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Reichert mingles with Buckley residents during open house

As is usually is the case when a dignitary visits a community the size of Buckley, even when there is little notice given, there is noticeable buzz as news spreads.

U.S. Congressman Dave Reichert arrived in Buckley the morning of Aug. 12 to attend the open house of one of his newest employees, Constituent Services Liaison Zachary Guill, who will be available to citizens from 9 a.m to 4 p.m. every Wednesday at Buckley's Multi-Purpose Center, 811 Main Street.

Guill was serving his third deployment in Iraq when fragments from an explosive ripped into his right leg and back. Upon returning stateside he earned the distinction of Wounded Warrior Fellow. After having a rough time finding employment due to his physical impairment, Guill became part of the recently-established government program to match veterans with politicians, who need to hear from their constituents.

"Zach is kind of a shy person who sees himself as a humble soldier and servant to the people," Reichert said. "He has a great head on his shoulders though, and I am quite confident that he will field any concerns that come across his desk and pass them along to me.

"We are lucky to have him. He is smart, compassionate and is an observant listener, especially when it comes to veteran's issues."

Asked what kind of questions or comments Guill might receive, Reichert turned to one of the critical concerns facing citizens throughout the region.

"Just like most areas in the Puget Sound area as a whole, people want to stay green by carpooling, riding the bus or even their bikes," Reichert said. But transportation is a nightmarish issue, he stated.

"Believe me, we are working on it," he said.

Reichert took a moment to comment on the region's natural beauty.

"The biggest difference between this Washington and the other Washington (D.C.) is that the air here is so much fresher," he said. "Today when I was walking down the steps of the airplane and filled my lungs with some of that Great Northwest oxygen, that was simply an invigorating experience. My press secretary drove me out to Buckley today and she made note of how green everything is, even with the recent drought around here. I proudly told her that that is why they call it the Evergreen State."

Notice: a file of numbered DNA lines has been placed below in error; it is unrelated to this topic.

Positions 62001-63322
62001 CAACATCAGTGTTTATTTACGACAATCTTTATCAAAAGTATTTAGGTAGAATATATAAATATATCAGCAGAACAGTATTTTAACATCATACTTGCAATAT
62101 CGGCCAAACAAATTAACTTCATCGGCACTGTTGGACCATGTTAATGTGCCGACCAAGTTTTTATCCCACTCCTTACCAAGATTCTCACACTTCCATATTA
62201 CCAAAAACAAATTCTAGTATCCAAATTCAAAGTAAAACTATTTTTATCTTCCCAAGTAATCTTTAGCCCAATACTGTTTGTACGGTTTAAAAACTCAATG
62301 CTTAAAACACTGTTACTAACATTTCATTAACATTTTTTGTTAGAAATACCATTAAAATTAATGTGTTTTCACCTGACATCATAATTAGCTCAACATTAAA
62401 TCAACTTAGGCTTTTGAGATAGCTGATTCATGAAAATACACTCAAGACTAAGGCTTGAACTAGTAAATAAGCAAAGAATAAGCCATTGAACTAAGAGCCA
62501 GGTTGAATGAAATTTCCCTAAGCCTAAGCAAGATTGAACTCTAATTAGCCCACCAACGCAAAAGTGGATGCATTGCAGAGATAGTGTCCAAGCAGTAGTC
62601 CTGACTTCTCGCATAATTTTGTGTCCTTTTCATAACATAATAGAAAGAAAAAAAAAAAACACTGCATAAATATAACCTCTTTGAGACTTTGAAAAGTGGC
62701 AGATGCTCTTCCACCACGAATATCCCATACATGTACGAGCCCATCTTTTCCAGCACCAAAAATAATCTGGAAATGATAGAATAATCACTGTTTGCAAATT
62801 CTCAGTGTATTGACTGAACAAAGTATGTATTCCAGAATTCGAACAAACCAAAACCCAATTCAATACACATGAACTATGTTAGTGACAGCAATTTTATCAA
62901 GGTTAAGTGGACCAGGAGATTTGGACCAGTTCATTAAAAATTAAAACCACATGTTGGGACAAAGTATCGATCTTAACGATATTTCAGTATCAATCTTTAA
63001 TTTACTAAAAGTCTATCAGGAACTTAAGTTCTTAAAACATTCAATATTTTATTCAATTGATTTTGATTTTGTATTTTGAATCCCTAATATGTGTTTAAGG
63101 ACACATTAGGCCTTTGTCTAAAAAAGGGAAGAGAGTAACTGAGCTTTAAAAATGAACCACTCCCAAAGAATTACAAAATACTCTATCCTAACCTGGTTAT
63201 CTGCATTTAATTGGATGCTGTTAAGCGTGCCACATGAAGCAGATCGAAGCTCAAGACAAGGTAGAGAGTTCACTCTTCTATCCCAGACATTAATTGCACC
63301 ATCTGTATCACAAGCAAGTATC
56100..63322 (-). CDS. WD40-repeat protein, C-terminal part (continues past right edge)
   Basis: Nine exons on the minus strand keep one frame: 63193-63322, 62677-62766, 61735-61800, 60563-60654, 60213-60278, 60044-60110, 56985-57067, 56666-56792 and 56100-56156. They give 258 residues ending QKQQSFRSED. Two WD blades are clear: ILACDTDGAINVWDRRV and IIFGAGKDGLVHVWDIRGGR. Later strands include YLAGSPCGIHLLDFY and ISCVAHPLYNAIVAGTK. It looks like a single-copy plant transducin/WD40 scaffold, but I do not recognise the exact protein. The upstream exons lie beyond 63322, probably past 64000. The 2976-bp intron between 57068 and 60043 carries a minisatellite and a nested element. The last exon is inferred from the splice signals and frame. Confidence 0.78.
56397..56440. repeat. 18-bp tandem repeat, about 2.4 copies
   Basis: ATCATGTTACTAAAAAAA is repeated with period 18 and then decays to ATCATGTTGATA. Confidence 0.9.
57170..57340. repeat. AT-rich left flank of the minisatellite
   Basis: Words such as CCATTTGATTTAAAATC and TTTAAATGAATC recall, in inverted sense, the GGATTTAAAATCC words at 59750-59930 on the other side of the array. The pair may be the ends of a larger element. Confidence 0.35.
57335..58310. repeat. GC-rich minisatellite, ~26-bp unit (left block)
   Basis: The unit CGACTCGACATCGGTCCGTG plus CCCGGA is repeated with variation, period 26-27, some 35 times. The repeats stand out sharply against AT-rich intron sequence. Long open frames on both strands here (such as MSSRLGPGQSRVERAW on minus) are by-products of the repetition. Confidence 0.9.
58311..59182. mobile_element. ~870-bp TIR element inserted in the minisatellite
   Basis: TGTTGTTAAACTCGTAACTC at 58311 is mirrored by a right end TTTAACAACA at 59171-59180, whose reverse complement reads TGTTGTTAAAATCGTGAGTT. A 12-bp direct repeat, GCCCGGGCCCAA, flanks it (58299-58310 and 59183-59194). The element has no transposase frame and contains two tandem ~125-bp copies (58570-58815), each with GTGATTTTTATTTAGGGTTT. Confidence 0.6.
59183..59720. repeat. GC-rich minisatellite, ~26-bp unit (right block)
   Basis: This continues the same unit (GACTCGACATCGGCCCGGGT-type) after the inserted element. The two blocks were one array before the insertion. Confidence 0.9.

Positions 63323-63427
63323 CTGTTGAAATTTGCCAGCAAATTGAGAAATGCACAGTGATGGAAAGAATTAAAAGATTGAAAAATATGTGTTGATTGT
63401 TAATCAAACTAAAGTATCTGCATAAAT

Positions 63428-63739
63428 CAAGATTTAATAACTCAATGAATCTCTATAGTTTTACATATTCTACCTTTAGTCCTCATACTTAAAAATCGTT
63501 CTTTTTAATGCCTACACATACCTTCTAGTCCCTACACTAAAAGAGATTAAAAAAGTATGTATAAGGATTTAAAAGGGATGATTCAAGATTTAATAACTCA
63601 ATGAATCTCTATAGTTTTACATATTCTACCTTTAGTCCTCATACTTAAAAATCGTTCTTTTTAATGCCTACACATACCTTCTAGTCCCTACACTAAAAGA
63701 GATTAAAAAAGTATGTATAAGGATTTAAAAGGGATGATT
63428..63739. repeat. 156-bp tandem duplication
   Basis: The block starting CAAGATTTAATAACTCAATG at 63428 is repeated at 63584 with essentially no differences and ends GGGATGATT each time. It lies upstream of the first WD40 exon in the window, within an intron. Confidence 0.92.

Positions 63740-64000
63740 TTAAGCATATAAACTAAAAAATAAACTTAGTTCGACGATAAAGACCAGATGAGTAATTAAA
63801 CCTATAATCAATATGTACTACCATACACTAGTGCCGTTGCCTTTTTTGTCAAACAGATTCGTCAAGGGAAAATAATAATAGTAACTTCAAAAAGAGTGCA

Reichert is at home in these parts. He was born and raised in the Northwest and has a home between Auburn and Black Diamond.

Best known for being the lead detective in the investigation of the Green River Murders, was awarded two Medals of Valor by Sen. Slade Gordon.

"I really earned one of those medals," he said. "I was the first one to respond to the scene of a robbery in progress and was just about done in by a criminal, who jumped me from behind and had a butcher knife to my throat."

Reichert held off the thug off until back-up arrived. "That was kind of a close call," he said, loosening his tie to reveal a scar on his Adam's apple.

Reichert said former U.S. Congresswoman Jennifer Dunn was the driving force behind his decision to run for Congress.

"Jennifer, who I truly miss as a friend and confidant, told me that if I would just run for Congress, I would have a good chance of winning that race," he said. "I of course told her that she was crazy, but with her mentoring and helping me from behind the scenes it just worked out."

His police background comes in hand when dealing with issues in Washington, D.C., he said.

"I still feel as though I am a cop who also just happens to be a congressman," he said. "In dealing with a lot of hurdles that I do in the House of Representatives, I just apply a cop's logic, street smarts and common sense, solving problems by examining the details of any case or issues on the table and making a decision from there."

In Reichert's mind, there is one thing that will probably never change about his old Northwest stomping grounds and that is the people.

"I love conversing with the folks around here," he said. "I am always making new acquaintances because everyone is so friendly. I'll bet I had 20 people greet me today as though they had known me all their life.

"They are very well-informed and knowledgeable folks, but at the same time they are just regular down to earth people, who are very easy to carry on a conversation with. Usually when people talk to a congressman they are sort of guarded in what they say. But when I come back to the Northwest, I find folks to be very warm, welcoming and not the least bit timid or shy about saying exactly what's on their mind."

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